Vilvens signs with Mount St. Joseph SBAAC awards girls tennis all-stars Layman inducted into Miami University Athletic Hall of Fame SBAAC hands out awards to First Team girls’ soccer all-stars John D Marks Fourteen indicted by Brown County Grand Jury Commissioners donate to task force Voters return Worley to the bench Georgetown Police Department welcomes new officers Ruby A Ratliff Donna J Moore Stella M Glasscock Ellen L Gelter Alverda T Guillermin Justin N Beach EHS dedicates ‘Kiser Court’ SBAAC awards First Team football all-stars, winning teams Sizer earns SBAAC American Division Volleyball Player of Year honors for 3rd straight year Broncos to host Blue Jays for OHSAA ‘Jimmy Young’ Foundation Game, Nov. 17 Vern W Kidd Jr Brown County Election Results – 2017 Michael D Hines Raymond W Napier Leslie E Boyle Gary L Barber Meth makes a comeback The bomber crash of 1944 4-H holds ‘shootout’ with BCSO County jobless rate falls Russell K Wolfer SHAC recognizes volleyball all-stars SHAC cross country all-stars take home awards Eastern girls finish runner-up in SHAC golf standings Week 10 football roundup Kathleen J Bright Sister Marjean Clement Veterans Service Office Moves G’town FFA has great fair Bald Eagles spotted 2017 Celebration of Lights being planned Eight indicted by grand jury Carlos L Beck Georgetown XC teams qualify for regional championship meet Warriors advance to Div. II Regional Meet Lady Rockets reach end to successful volleyball season Week nine football roundup Lady Warriors regional bound Amy J Caudill Bertha Lindsey Bobby S Conley Body found in ditch, investigation underway Former Aberdeen Fiscal Officer pleads guilty Keeping kids safe on the school bus Mary E Hahn Gary R Cornette Week 8 football roundup Notable soccer season reaches end for G-Men Lady Broncos are SBAAC American Division XC champs SHAC XC title goes to Lady Warriors Arthur Smith Eugene M Jennings Jr Billy R Kilgore Sr Carol D Roberts Thelma L Gray Sheriff Ellis meets President Trump Quarter Auction to pay for fire engine restoration Upcoming Quarter Raffle, Oct. 14 to benefit PRC Man found dead in ditch Rev Alvin B Woodruff Jackson L Russell Lady Broncos bring home 11th SBAAC American Division title in 12 years Lady Rockets wrap up regular season Warriors rally for win Broncos make it two in a row Helen L Whalen Veterans saluted at the Brown County Fair Fayetteville cancels school after threat Tommy J Stamper Sue Day Broncos move closer to SBAAC American Division title Lady G-Men working hard, showing improvement Sports complex soon to open in Mt. Orab Week 6 football roundup H Ray Warnock Jennings faces multiple sex offenses Georgetown nears water system completion Bible Baptist Barbeque brings big crowd Linda Taylor Rene Sizemore-Dahlheimer Eugene Snider Eric Workman Gregory Terry Edith M Moore Eileen Womacks Michael C Jennings Janice K Brunner Cheer squads compete at ‘Little State Fair’ Truck, tractor pulls draw a crowd at Brown County Fair Week 5 football roundup Lady Broncos rise to 11-6 with win over Batavia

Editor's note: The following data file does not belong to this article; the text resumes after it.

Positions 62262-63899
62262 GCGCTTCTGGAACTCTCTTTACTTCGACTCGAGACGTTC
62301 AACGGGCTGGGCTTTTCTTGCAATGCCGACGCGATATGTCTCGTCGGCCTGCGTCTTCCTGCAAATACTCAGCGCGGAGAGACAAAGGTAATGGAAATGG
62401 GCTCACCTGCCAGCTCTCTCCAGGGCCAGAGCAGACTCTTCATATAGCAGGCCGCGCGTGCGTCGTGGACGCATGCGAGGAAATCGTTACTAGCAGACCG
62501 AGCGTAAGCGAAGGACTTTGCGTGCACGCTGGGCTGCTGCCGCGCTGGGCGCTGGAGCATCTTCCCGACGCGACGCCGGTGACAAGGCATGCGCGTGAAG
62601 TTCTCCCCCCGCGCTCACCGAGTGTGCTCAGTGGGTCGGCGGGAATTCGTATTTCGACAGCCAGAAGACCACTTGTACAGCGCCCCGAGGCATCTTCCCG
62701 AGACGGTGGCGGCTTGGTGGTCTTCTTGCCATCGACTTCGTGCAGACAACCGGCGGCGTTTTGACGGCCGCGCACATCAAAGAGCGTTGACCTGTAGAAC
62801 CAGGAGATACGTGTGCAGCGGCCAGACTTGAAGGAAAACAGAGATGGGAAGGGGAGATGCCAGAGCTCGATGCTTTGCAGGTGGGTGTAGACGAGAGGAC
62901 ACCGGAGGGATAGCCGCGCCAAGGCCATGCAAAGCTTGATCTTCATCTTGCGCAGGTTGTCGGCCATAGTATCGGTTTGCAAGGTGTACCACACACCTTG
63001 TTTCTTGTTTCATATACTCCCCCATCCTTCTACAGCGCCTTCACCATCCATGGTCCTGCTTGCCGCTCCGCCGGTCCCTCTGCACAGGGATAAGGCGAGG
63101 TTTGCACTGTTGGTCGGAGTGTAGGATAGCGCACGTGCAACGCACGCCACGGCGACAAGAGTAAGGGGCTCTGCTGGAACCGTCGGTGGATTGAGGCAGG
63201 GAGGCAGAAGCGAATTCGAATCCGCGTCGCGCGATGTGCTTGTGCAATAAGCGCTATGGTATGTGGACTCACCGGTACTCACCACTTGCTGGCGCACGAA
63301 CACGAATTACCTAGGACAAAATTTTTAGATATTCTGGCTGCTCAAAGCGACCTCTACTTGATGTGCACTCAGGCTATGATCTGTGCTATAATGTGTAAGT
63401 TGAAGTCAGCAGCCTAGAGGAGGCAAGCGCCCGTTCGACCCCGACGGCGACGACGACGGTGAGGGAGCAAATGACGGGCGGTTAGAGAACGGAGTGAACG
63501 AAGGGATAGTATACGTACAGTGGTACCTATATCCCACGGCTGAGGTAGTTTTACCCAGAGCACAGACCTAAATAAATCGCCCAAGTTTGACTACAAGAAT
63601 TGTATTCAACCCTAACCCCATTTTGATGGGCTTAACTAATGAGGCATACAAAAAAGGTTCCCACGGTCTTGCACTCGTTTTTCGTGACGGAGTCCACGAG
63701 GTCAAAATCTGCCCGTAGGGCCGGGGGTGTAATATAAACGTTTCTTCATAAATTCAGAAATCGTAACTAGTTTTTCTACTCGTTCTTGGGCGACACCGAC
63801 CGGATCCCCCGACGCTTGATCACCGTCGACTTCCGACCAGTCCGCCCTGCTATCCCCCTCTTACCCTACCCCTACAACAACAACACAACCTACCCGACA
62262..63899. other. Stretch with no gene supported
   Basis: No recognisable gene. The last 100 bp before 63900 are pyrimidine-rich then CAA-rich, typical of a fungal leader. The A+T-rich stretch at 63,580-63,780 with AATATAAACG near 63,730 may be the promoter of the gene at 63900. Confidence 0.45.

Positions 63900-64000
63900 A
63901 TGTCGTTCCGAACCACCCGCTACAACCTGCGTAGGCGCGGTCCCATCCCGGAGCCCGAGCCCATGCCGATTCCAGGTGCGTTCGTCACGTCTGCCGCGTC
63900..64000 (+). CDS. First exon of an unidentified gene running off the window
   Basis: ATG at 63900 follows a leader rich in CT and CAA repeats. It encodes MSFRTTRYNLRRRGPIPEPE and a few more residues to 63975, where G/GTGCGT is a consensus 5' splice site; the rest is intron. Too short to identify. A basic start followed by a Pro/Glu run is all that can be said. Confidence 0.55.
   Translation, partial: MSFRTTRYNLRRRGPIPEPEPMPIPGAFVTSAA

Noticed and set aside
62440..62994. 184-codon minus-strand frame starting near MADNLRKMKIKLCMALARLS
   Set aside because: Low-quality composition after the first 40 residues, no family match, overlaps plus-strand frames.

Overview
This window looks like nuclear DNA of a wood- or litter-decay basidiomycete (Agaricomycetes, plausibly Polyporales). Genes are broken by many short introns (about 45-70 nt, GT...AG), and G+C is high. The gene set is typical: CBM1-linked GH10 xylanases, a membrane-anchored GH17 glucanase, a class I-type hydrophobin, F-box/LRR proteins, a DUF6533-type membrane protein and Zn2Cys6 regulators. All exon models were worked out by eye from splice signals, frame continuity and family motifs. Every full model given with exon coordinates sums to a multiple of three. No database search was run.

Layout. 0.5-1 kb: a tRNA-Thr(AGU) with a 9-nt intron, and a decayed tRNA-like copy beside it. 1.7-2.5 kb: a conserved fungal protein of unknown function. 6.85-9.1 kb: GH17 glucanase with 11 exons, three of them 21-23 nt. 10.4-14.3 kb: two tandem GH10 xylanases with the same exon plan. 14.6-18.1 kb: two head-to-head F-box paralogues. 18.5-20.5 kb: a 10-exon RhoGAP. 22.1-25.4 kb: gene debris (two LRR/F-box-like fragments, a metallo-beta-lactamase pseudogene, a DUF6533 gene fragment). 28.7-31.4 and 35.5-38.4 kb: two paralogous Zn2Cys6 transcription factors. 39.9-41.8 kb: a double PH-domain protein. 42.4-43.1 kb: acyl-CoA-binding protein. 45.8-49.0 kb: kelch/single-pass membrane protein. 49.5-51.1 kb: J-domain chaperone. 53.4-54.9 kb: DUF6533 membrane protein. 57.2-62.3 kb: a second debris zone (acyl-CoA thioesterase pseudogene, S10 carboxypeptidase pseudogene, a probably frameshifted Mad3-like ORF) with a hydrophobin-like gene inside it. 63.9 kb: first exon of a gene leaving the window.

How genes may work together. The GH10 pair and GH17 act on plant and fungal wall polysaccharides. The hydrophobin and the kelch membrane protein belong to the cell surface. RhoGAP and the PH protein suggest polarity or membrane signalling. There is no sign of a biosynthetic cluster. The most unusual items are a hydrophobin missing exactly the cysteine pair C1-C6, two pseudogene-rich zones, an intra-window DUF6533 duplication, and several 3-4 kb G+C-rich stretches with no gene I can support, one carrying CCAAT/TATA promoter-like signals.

The place we always go, the neighborhood

Lately it has crossed my mind that when I think of my youth or early years or someone mentions something from those times, I not only think about the event but the vision that appears in my mind always comes to the same place. For me that place is a place or places from Fruit Ridge Road or a couple of the roads connected. That area is where I was born and where I grew up and spent more than 25 years of my life. That was my neighborhood.

We all started our lives in a neighborhood and in the 50’s, 60’s and even the 70’s our neighborhoods were the places where we felt safe and for the most part truly enjoyed ourselves as much as we ever did and will. To me when I have that mind flash, the trees and grass are always green, the sun is always shining in a clear blue sky. I am always with family, friends, or the farmers who made up my neighborhood. To me it was heaven on earth and a sanctuary where I could feel safe from harm and always welcome wherever I went.